Texas youth voter turnout in 2016 rivals election participation in 2008, according to political science researchers.
An estimated 565,864 young people ages 18 to 29 voted in the Texas Super Tuesday primaries, according to The Center for Information & Research on Civic Learning and Engagement, which researches youth political activity in the U.S. The center found that an estimated 15 percent of Texas youth turned out to vote in the Texas Super Tuesday primaries compared to an estimated 17 percent in 2008.
“With a number of strong showings across many states, young people continued this year’s trend of high participation that rivals the numbers from 2008, when youth turnout in some cases tripled that of previous years,” the report said. “And in both parties, young people are still not rallying around the front-runners.”
Assistant government professor Bethany Albertson said while young people used to support the same candidate older voters supported, they’ve become more ideologically independent, as seen in the 2008 presidential election.
“Young people hold very different views from their parents on issues such as marriage equality,” Albertson said. “It’s not just social issues, though. Young people are more suspicious or are opposed to the war in Iraq and Afghanistan that was so strongly associated with the Republican Party.”
In Texas, exit polls showed that young people in the Republican primary narrowly supported Marco Rubio over Ted Cruz. In the Democratic primary, they supported Bernie Sanders over Hillary Clinton by a 19-point margin. Neither of the young people’s favored candidates won the Texas primaries.
“Sanders seems to not represent the institution, and that might be what he’s tapping into,” Felicia Sullivan, a senior researcher at the center, said. “[Cruz and Rubio] might have more people on their staff or in their communication network. Young people do respond when there’s more one-on-one contact when campaigns reach out to them.”
When asked why young people have pulled away from the front-runner in the race, Robert Guerra, communications director for College Republicans, said Donald Trump doesn’t target youth voters.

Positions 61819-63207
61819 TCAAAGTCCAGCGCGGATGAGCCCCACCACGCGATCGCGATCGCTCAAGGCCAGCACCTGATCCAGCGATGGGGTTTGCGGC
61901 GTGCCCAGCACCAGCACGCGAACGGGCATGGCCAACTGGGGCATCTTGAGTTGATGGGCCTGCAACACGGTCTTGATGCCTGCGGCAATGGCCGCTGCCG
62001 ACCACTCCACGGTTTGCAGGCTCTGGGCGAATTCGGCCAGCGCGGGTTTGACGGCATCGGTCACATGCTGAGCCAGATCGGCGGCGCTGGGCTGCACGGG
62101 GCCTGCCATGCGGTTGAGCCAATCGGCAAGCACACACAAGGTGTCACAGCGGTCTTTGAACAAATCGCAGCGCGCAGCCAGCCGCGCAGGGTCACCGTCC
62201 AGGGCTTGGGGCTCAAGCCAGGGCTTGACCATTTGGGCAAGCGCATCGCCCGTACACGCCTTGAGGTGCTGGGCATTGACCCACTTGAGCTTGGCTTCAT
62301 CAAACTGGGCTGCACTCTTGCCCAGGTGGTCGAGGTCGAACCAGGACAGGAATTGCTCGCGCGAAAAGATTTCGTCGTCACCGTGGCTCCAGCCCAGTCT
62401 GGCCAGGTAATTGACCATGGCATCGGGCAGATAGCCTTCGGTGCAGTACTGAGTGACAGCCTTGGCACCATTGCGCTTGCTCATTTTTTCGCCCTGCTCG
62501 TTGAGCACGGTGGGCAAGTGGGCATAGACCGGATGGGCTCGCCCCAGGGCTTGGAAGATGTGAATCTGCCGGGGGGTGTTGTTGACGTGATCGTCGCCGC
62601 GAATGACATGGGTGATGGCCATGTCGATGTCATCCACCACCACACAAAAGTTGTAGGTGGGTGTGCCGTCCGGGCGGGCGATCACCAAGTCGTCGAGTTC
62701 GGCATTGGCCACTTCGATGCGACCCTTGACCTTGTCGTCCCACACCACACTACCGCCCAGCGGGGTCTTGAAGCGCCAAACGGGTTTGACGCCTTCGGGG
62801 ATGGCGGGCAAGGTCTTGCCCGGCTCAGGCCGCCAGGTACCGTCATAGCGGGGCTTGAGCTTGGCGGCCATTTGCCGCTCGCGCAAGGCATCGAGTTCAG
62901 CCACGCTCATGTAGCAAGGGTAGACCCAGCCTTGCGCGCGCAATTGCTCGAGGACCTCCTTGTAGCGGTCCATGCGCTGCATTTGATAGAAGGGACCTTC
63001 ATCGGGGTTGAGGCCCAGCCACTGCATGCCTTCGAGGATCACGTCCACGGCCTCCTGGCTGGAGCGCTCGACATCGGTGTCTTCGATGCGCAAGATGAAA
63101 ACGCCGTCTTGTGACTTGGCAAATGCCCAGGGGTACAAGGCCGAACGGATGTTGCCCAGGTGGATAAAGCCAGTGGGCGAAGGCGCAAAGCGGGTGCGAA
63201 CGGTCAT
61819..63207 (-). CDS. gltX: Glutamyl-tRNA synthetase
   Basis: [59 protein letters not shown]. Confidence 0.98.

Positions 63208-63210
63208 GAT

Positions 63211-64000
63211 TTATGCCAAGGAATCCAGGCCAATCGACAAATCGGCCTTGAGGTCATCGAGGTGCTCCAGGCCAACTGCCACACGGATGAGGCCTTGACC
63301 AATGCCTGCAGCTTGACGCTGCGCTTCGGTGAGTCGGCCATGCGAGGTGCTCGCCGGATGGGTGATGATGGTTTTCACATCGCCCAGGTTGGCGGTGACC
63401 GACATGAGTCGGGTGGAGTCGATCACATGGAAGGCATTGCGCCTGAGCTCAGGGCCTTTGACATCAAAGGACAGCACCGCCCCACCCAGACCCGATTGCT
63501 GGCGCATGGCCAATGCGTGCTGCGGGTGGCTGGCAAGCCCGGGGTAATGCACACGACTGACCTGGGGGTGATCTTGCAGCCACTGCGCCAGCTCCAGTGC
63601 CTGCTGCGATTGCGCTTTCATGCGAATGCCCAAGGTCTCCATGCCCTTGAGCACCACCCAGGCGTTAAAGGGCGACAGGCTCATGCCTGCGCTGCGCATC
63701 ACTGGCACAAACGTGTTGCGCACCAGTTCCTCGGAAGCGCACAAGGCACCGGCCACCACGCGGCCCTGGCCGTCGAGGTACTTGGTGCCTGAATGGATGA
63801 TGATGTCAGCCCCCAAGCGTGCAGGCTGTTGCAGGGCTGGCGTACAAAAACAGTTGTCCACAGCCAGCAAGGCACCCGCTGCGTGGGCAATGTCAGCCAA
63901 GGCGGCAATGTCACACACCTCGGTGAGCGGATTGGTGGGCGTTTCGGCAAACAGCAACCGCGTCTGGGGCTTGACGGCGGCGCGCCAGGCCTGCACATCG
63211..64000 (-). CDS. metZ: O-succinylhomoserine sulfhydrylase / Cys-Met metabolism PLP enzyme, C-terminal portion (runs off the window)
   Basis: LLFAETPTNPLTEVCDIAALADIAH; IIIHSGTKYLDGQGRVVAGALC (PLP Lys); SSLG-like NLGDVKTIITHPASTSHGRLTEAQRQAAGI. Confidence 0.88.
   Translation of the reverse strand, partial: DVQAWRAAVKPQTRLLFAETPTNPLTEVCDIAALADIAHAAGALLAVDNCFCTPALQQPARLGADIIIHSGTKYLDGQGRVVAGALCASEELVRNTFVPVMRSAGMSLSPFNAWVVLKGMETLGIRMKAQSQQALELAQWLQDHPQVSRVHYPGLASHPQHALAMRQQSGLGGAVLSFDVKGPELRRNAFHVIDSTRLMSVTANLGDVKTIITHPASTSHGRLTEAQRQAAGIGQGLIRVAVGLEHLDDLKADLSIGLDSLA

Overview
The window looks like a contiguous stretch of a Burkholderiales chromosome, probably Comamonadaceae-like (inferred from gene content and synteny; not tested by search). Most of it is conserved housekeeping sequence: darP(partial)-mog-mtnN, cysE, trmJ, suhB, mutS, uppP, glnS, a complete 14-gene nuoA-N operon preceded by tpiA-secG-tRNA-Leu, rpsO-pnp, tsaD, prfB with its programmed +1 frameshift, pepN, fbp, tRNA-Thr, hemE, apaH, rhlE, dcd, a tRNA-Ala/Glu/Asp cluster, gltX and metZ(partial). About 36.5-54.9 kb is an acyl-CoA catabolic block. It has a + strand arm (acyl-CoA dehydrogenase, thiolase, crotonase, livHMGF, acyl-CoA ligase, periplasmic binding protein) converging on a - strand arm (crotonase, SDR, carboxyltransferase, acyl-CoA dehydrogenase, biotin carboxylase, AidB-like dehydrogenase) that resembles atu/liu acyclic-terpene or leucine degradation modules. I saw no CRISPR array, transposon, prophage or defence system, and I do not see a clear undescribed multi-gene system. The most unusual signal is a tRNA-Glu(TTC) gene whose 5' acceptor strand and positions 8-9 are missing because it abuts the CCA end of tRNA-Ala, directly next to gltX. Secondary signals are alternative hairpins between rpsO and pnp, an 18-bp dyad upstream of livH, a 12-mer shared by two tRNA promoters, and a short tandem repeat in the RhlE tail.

“If you look at most of the rhetoric Donald Trump is spitting out, it largely does not have to do with the issues that college students and younger voters are more concerned with,” Guerra, a finance junior, said. “A lot of what Donald Trump focuses on is … more big-picture items as opposed to the issues that are near and dear to younger voters.”
Young people made up 20 percent of voters in the Democratic primary, while they made up 10 percent in the Republican primary.
“I think that there’s a higher percentage of young voters in the Democratic Party because Democrats prioritize and actually address issues that affect and matter to young voters,” said Maliha Mazhar, government senior and communications director for University Democrats. “Democrats also are more inclusive, accepting and diverse in general — just like young people in this country.”
However, the gap between the two parties is narrowing, according to the report. In Texas, 281,000 youth participated in the Republican primary in 2016 compared to 171,000 youth in 2008. In comparison, 284,499 youth voted in the Democratic primary in 2016.
“The gap is starting to narrow again,” Sullivan said. “Republicans are doing a better job of capturing youth votes, and the Democrats have lost some. They’re more on par in this election than they have been in the last three or four election cycles.”